Meeting John Coltrane
By Michael Croft
At 17, I am a prop, a mere witness to the game. My world is part artist, part thief. Yet inside this house, I hear your sound, Luring me in, asking me to sit down. In one corner, Mr. Potter's Wheel and Joe Fancy Pants, One slashing the air with his ponytail, Demonstrating his need to spin gobs of clay into plates and saucers. The other regaling us with stories of a crooked wire In a slot machine, robbing it of its gold.
In the other corner, I listen to you, not them. There is no guitar, no screaming madman. Only your horn, a big horn, Coming at me, singing, churning, gathering notes, Sucking me in, taking me down this liquid ride, Telling me something new. At peak's end, I hear it all- Piano. Bass. Drums. Stirring, thrashing, most of all coming. Bursting forth. A blanket of notes, breaking ground, showing me new terrain, A soothing mixture of melody and clash.
On the come down, I ask myself, Who am I? I know this: I am neither shiny plates nor stolen goods. But merely a lover of open thought, Someone on the lookout-the prowl. Outside all of this, I question- Who am I? What do I do? On the lone walk home dreams of humble potter's studios And spinning cards fade. Yet I still hear your horn, Inviting me in, telling me to sit down.
At 26, I know you. I have studied you. Listened to you Stoned and alone, or jammed tight with friends. Each time I climb in between the felt pads, Wrench myself into the corner, careful not to get hit By the onslaught of your sheets of sound. Every night we go to Philadelphia, New York, Camden, Somewhere along the Hudson. Always I'm dressed. Dapper white jacket and shiny brown shoes. You're always quiet, sometimes awfully alone. Always playing, amassing those notes, drinking them in, Breaking them down, making them listen, transporting them Into your well and out again.
At the Village, The Village Vanguard, I hear a note, a new note. It's me, not you and me, but simply me. I discover my own horn, my own humble potter's studio pad, My own bag of stolen chips and fast get-away rides. I tell Mr. Potter's wheel that I write, that I nudge words into print. That I smear the canvas until I'm drunk on my own rhythm section Of Elvin, Jimmy, and McCoy. But his ears are clogged with clay. He's on his way to Japan to study dirt and gallerymen. Joe Fancy Pants smiles and says, "but what will it pay?"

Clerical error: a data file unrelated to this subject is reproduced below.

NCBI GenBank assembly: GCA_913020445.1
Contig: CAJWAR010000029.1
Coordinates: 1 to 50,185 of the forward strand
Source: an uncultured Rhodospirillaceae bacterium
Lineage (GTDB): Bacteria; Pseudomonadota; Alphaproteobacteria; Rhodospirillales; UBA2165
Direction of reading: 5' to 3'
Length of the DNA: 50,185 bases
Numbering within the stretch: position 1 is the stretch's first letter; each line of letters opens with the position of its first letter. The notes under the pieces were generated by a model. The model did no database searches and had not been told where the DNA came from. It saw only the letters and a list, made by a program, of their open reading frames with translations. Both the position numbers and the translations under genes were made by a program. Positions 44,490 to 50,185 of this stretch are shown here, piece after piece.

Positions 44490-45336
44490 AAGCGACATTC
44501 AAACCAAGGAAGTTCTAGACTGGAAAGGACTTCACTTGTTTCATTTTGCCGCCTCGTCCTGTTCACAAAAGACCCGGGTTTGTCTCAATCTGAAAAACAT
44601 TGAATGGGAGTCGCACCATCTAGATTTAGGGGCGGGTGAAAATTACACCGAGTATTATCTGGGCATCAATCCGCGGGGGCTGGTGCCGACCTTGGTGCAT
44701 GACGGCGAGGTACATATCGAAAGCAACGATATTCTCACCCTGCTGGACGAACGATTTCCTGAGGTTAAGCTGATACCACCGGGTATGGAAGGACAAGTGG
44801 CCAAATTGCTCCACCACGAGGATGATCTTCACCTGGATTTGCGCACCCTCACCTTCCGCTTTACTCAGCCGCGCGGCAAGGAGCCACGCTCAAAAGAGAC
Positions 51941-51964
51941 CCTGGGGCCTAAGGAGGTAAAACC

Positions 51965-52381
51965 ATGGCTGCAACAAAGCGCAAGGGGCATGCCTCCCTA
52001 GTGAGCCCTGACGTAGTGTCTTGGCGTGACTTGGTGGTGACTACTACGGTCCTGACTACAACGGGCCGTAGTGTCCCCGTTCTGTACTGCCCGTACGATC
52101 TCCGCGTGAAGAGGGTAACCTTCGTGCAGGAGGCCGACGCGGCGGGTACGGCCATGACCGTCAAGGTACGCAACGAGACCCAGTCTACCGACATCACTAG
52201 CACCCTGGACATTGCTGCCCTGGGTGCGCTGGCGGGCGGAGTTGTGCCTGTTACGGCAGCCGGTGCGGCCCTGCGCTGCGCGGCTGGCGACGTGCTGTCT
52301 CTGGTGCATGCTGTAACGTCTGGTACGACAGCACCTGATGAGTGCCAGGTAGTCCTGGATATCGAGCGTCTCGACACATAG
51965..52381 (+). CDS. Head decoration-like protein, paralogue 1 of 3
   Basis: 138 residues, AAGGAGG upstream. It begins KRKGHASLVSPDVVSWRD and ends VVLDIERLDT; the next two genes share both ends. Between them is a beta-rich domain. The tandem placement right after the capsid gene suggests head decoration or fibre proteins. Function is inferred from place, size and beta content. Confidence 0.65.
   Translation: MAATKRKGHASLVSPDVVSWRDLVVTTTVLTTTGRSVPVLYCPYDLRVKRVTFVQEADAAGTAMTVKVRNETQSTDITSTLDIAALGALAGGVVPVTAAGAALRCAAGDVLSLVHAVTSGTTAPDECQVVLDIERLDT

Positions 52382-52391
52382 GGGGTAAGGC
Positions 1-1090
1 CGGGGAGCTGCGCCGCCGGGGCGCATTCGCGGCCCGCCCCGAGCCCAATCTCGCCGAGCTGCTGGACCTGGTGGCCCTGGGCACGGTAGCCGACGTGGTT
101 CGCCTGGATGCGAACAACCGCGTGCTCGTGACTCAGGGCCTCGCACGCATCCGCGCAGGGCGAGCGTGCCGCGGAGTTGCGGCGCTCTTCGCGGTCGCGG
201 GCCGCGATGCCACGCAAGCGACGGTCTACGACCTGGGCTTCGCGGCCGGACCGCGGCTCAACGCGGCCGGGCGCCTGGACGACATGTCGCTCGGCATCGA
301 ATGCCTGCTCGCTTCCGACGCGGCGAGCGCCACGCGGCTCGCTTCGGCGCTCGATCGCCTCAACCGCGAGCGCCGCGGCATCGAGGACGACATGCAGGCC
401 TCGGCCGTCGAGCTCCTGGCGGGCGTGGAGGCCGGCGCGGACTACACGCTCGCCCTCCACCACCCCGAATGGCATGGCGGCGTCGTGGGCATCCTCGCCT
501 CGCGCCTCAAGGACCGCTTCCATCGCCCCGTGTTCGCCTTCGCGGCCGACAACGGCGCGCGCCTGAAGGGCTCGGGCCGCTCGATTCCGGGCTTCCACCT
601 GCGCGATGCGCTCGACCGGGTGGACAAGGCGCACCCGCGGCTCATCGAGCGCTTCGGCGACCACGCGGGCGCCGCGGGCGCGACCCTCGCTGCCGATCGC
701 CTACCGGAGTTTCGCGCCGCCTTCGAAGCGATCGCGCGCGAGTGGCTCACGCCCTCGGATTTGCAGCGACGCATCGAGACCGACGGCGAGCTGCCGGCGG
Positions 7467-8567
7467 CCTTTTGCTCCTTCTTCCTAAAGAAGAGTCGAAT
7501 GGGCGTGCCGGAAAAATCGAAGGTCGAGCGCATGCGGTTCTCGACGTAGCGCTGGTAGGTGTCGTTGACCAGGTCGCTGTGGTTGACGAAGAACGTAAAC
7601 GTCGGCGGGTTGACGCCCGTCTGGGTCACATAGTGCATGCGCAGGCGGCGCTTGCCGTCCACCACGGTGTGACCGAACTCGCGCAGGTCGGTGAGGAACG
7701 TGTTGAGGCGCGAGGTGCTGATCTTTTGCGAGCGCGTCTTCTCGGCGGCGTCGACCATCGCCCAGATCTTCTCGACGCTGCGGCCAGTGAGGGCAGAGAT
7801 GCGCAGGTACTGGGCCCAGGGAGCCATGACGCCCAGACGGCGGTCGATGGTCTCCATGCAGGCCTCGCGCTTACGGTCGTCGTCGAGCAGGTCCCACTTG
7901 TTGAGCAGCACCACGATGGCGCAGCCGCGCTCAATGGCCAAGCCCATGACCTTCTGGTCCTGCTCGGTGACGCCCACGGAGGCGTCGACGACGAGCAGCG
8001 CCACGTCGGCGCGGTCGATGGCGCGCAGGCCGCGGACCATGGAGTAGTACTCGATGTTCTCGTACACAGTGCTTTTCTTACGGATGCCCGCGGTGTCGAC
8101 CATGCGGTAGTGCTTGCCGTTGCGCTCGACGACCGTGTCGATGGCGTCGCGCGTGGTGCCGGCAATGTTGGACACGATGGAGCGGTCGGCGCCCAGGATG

I still listen, but somewhere along Central Park West, I move to the back row. My white jacket turns denim blue. I hear you differently now. Your Alabama speaks to me. That bluesey pledge to the four back girls blown to Kingdom Come. And from my own dark smudges on the page, I see the Giant Steps Between your notes and mine, and I ask myself if I count, If I'll ever escape this room cluttered with profiles of your photos And books I'll never read.
At 42, I read you more than I listen. Your liner notes for A Love Supreme, A Love Supreme Is a testament to your own trying tribulations And stories of how your own scorched and heated liver Gave way to something Higher. And how my own Love Supreme came at night, without warning, Like yours, crashing down on me, invading my house With white lights and dark nights, showing me dreams that revealed Tomorrow, telling me in a voice higher than any notes you ever sang: I am the Father. You are the Son. I need you as you need me.
And I still listen. Naima. Soultrane. And a refrain from My Favorite Things. You soothe me on those nights when my bones holler at me, Telling me stories of Mr. Potter's Wheel tucked inside a faculty meeting, His black glasses sliding down his nose. And Joe Fancy Pants running crazy in Las Vegas, His diamond teeth soiled & broken.
And me? I'm more ballad than blues. More time hearing the screams of the four black girls' final hymn, Soft wails upon a bomb's last breath, darkened by smoke and tears. This sounds speaks to me, Tells me it's all oddly connected, something I don't quite understand. So I keep- Listening. Listening. Listening.
Michael Croft is a fiction writer who lives in his hometown of Reno, Nevada. For many years he worked in local area casinos dealing cards and dice. During the summer of 1970, he was introduced to the music of John Coltrane by a legendary Reno gambler, and he has been an avid listener ever since. He has published fiction in several literary anthologies including The Pacific Review and Muses: Words into Music. His poem Meeting John Coltrane was declared a winner in a jazz/poetry contest sponsored by KCSM-FM, a jazz radio station in San Mateo, California. Croft considers this poem his most autobiographical piece of writing to date.